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EAS Concludes In Vietnam

Fuseworks Media
Fuseworks Media
John Key
John Key

By Kate Chapman of NZPA

Hanoi, Vietnam, Oct 31 NZPA - Regional leaders at the East Asia Summit want a free trade agreement but New Zealand won't settle for anything that excludes our agriculture sector, Prime Minister John Key says.

Mr Key was in Vietnam for the summit and said most of the leaders involved had expressed their desire for a trade agreement between Asean (Association of Southeast Asian Nations), Australia, New Zealand, South Korea, China and Japan.

Such agreements took time to negotiate but it was a positive sign that most of those involved wanted to see it progressed, he said.

"It took three-and-a-half years to negotiate an FTA with China but the end product has proven that it means more jobs, more opportunities and greater economic growth in New Zealand."

South Korea, Japan and India presented the biggest challenges during FTA negotiations, Mr Key said.

However, even those countries had expressed a willingness to progress an agreement.

"As Manmohan Singh said to me they have 1.2 billion people to feed so there's something in it for both parties if we can complete a deal.

"We now sell to China in seven hours what we used to sell in 1972."

Mr Key said New Zealand would only sign comprehensive trade agreements because otherwise the agriculture sector would be left out.

With Russia and the United States joining the East Asia Summit (EAS), Mr Key said any agreement would essentially mean New Zealand had an FTA with the US.

Their presence at the EAS proved how important Asia was for economic growth and the leaders had been excited by their presence, Mr Key said.

"We can expect to see President Obama in Asia both for Apec and the East Asia Summit on an ongoing basis.

"From US's point of view where they need to create a lot of jobs and get people back to work, one of the ways to do that is have a stronger relationship with Asia."

Mr Key said the US also wanted to ensure China did not become to influential in the region.

He said he had a chat with US Secretary of State Hillary Clinton again today and both were looking forward to her visit to Wellington and Christchurch next week.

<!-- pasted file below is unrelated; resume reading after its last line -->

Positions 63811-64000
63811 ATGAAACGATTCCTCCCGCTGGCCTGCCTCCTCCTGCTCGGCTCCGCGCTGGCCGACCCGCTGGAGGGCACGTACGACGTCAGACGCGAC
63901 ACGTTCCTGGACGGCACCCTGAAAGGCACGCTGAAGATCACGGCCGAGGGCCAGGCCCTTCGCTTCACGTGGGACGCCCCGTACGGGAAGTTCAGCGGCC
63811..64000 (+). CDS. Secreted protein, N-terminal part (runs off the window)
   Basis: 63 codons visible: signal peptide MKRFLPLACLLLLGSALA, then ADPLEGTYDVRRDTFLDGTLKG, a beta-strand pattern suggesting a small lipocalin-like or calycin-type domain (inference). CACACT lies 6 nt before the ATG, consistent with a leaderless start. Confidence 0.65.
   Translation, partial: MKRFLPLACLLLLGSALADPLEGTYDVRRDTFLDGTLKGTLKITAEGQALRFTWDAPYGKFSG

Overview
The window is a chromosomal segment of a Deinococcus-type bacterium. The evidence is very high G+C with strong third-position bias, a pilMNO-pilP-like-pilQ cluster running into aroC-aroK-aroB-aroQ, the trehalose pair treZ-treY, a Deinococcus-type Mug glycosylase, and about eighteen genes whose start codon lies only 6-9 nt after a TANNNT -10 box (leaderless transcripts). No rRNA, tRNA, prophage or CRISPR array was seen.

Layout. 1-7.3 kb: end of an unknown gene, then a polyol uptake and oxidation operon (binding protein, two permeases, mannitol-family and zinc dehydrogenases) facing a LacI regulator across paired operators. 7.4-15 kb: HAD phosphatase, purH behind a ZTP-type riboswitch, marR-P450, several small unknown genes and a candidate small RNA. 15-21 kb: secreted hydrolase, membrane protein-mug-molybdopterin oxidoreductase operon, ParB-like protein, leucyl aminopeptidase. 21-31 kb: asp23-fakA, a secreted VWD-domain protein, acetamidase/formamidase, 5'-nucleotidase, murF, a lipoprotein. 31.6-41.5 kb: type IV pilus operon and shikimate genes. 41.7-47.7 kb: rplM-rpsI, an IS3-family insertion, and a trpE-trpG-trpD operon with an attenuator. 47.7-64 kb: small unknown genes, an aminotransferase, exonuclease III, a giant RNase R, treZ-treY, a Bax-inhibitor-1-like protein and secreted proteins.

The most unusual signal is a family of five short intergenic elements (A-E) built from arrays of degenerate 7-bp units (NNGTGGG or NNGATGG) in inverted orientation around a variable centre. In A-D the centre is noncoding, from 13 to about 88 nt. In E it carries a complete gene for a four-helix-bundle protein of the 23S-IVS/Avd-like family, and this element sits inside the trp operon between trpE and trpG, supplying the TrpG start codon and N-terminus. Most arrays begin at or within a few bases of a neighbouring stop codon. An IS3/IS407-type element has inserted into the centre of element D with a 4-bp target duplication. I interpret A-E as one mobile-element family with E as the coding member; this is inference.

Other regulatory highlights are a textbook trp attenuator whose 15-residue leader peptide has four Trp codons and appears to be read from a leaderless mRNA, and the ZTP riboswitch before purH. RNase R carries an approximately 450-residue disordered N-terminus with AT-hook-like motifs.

They would discuss the Trans Pacific Partnership FTA ahead of Mr Key's trip to Apec in Japan and would also talk about the situation in Afghanistan.

"She's almost the most powerful foreign minister, if you like, in the world and so getting her take on how things are going in the Middle East and North Korea and Iraq is going to be fascinating from our perspective."

The EAS summit began for real today with the leaders filing into the meeting room at the National Convention Centre in Hanoi.

They sat in brown leather armchairs, Mr Key was sandwiched between Myanmar and South Korea, with an advisor seated behind them to provide immediate advice.

Tensions have been running high between many of those present -- China and Japan have had a flare up over contested islands in the South China Sea, Myanmar received flack for the run-up to its elections and the devaluation of currencies by several countries has sparked fears of a currency war.

Mr Key was confident the forum was the place to deal with such issues.

He said while there were obviously issues the leaders involved seemed to be trying to smooth things out.

As well as the formal summit meetings a number of bi-laterals were being held between leaders.

Mr Key met with his Vietnamese, Filipino, Japanese and Thai counterparts today.

Chatting with officials while waiting for his meeting with Filipino President Benigno Aquino to begin Mr Key joked it was largely Australian wine being served at the EAS. He said he would have to have a word about getting some good New Zealand stuff.

One of the Filipino officials said there was a lot of New Zealand meat imported to the Philippines.

"Good," Mr Key said. "Keep it up."

New Japanese Prime Minister Naoto Kan told Mr Key he hoped ex-All Black John Kirwan would be able to achieve great things as coach of the Japanese rugby team.

Mr Key congratulated him on his election and said the two countries had a good relationship.

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